Even university graduates are part of the vendors.

“I  have no problem with vendors only that mabhero ( second hand clothes) and groceries should have proper places to sell not in front of rent and tax paying shops it is not fair. Imagine Topics , OK, Food World , Edgars, Powersales, Horizons, and all those guys who pay tax to the Council and tax to ZIMRA having mabhero and groceries at their door step it is not fair at all, in fact  it is not acceptable;” said a Harare resident who identified herself as Makanaka.

“They should apply a little reasoning here, 85% of the population  are unemployed, people need to feed their families and try to stay afloat in this economically stale country. At least they are trying to do something so that they can earn a living and not stealing. Create jobs and there will be fewer vendors. Create the 2 million bobs you promised and see if you will have a vendor crisis,” said a man who only identified himself as Garikai.

Council has moved to remove the vendors to designated places but the move has been met with resistance

“Yes  it is too much the streets are congested, vendors now exceed the number of shops in the CBD but look at it this way, why don’t the government fix the economy first and then chase them way if they continue selling things on the streets while jobs are there,” said another resident.

George Giya, a shop owner in Chinhoyi Street said vendors are disadvantaging shop owners as they make their business difficult to conduct hence if the situation continues, shop owners will have no choice but to close shops and join vendors on the streets as there are no taxis and licenses to pay.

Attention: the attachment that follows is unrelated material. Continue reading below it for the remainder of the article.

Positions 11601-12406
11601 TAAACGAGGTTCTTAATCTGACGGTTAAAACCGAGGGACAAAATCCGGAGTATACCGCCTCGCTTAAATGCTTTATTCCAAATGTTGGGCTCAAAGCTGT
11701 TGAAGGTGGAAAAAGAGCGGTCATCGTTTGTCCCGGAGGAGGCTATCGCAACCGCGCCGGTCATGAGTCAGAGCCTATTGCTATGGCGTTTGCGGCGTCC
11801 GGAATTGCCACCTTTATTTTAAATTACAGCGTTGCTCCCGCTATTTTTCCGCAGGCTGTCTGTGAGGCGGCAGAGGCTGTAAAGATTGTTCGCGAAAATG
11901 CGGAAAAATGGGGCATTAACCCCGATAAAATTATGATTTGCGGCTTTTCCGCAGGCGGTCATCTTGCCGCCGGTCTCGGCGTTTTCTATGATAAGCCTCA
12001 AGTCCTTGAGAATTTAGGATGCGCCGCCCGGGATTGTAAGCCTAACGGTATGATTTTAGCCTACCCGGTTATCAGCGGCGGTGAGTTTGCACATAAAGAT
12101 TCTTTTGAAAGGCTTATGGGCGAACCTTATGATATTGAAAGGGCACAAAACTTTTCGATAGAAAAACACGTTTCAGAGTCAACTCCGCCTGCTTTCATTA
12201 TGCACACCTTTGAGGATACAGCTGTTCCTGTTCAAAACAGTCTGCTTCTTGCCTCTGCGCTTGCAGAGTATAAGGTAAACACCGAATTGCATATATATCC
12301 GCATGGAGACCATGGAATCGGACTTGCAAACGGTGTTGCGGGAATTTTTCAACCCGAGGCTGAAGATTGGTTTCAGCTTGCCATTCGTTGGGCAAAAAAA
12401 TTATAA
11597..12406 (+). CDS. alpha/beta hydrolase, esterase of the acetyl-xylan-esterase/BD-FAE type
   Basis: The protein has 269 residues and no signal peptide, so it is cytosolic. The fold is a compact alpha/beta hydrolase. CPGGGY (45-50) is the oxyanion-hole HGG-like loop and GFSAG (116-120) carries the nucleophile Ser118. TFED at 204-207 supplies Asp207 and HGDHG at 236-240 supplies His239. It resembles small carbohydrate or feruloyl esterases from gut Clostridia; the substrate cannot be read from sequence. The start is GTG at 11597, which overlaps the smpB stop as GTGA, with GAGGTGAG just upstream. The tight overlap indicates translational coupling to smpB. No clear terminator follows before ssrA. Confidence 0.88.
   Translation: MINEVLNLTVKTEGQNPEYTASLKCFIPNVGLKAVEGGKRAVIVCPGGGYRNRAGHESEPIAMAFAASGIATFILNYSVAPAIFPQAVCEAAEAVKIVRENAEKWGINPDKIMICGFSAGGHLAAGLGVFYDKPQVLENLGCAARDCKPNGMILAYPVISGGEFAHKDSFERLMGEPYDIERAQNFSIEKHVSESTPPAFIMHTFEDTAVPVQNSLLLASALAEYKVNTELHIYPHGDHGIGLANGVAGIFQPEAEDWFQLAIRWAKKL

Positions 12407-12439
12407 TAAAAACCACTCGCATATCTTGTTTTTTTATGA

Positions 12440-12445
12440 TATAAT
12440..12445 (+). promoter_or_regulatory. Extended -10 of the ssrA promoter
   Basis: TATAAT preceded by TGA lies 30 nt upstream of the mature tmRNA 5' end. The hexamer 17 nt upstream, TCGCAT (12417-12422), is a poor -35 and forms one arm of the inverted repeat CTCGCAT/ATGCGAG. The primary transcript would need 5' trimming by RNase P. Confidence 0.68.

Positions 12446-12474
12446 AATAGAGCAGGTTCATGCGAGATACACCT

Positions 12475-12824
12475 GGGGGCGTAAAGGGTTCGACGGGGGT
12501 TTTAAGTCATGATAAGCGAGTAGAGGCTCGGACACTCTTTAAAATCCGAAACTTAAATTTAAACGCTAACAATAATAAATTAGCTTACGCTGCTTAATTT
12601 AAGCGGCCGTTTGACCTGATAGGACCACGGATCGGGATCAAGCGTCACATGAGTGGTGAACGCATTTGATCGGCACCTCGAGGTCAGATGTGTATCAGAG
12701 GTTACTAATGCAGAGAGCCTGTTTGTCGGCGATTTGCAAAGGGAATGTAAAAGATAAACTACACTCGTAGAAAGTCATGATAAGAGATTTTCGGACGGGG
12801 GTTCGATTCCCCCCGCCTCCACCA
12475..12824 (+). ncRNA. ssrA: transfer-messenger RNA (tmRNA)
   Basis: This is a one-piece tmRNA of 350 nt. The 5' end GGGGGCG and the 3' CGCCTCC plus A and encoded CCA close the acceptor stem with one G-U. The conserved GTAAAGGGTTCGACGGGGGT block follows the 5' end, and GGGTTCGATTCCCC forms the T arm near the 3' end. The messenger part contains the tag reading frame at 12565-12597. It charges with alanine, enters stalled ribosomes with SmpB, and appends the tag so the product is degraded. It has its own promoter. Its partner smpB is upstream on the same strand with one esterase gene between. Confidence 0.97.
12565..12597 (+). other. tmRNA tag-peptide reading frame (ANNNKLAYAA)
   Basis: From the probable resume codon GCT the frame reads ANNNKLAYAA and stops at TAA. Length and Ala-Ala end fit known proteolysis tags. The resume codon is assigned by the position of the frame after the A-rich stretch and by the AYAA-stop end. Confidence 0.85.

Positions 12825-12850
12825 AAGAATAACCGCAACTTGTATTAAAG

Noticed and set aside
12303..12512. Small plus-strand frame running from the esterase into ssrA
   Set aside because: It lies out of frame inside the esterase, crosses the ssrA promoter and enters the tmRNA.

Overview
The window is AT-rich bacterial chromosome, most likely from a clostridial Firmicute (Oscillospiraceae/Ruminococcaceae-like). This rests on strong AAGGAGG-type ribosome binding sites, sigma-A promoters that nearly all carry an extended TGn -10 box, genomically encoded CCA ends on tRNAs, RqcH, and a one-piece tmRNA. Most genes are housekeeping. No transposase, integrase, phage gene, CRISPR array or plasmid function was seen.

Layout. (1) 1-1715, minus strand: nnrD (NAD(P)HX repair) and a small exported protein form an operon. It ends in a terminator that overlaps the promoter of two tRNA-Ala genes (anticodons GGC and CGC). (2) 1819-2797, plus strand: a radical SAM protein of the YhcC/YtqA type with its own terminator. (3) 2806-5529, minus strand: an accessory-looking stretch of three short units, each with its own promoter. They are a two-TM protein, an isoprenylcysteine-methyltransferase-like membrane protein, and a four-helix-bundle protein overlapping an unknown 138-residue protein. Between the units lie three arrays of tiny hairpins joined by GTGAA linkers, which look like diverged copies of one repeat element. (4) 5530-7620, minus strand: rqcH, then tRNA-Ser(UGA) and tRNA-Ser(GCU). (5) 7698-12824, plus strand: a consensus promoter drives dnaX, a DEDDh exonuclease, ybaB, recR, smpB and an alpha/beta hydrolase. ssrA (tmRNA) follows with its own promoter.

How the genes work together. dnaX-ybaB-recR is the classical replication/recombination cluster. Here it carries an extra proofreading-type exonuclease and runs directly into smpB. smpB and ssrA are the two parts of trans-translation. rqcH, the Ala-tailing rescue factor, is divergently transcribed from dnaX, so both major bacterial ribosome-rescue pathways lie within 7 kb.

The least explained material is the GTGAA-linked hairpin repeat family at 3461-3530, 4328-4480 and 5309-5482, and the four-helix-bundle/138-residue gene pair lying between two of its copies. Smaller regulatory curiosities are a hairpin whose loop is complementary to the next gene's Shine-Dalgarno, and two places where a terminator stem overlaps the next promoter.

Vendors are estimated to be more than 2000 country wide following closure of companies and retrenchments in the few remaining companies due to economic constrains that have continued to shrink the economy, this has caused a chaotic situation as councils are failing to control them

Besides causing chaos and blocking free flow of both human and motorist, vendors  have been accused of exposing the city to various health hazardous and outbreaks.

Most of the sites that have been popularised  by hawkers do not have ablution  facilities.

Some sell fresh produces without proper sanitation and waste disposal facilities leading to the city centre being dirty  and littered.

City Spokesperson Michael Chideme said the on-going car and mouse game between council and vendors was not only hindering the city’s vision 2025, it was a security threat which should be treated with urgency.

“We need to deal with this issue once and for all. Well we agree that vending or the informal sector is here to stay, We must holistically look at the risk it poses to both the existing business and bid to attract new investors. We must have a win -win situation and move the vendors to appropriate sites so that we can grow our economy through attraction of investors and providing a health working environment,” said Chideme